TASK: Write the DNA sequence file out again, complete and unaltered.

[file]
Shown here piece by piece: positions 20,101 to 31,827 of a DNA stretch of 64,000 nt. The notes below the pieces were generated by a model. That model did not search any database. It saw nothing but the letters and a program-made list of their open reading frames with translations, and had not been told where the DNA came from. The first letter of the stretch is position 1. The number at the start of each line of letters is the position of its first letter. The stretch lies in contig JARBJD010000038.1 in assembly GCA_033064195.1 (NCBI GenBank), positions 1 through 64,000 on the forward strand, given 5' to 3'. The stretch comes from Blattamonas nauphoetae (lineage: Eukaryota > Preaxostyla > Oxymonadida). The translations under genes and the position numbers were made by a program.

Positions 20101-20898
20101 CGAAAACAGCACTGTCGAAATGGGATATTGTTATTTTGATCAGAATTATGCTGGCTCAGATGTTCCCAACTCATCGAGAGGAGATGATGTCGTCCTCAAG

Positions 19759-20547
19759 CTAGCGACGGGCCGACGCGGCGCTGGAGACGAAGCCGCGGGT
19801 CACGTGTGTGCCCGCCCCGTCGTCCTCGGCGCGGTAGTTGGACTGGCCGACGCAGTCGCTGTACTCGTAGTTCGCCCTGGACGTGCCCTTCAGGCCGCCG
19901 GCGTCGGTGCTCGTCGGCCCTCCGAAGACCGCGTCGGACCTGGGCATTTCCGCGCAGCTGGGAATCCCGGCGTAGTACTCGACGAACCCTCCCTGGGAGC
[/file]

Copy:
Shown here piece by piece: positions 20,101 to 31,827 of a DNA stretch of 64,000 nt. The notes below the pieces were generated by a model. That model did not search any database. It saw nothing but the letters and a program-made list of their open reading frames with translations, and had not been told where the DNA came from. The first letter of the stretch is position 1. The number at the start of each line of letters is the position of its first letter. The stretch lies in contig JARBJD010000038.1 in assembly GCA_033064195.1 (NCBI GenBank), positions 1 through 64,000 on the forward strand, given 5' to 3'. The stretch comes from Blattamonas nauphoetae (lineage: Eukaryota > Preaxostyla > Oxymonadida). The translations under genes and the position numbers were made by a program.

Positions 20101-20898
20101 CGAAAACAGCACTGTCGAAATGGGATATTGTTATTTTGATCAGAATTATGCTGGCTCAGATGTTCCCAACTCATCGAGAGGAGATGATGTCGTCCTCAAG

Positions 19759-20547
19759 CTAGCGACGGGCCGACGCGGCGCTGGAGACGAAGCCGCGGGT
19801 CACGTGTGTGCCCGCCCCGTCGTCCTCGGCGCGGTAGTTGGACTGGCCGACGCAGTCGCTGTACTCGTAGTTCGCCCTGGACGTGCCCTTCAGGCCGCCG
19901 GCGTCGGTGCTCGTCGGCCCTCCGAAGACCGCGTCGGACCTGGGCATTTCCGCGCAGCTGGGAATCCCGGCGTAGTACTCGACGAACCCTCCCTGGGAGC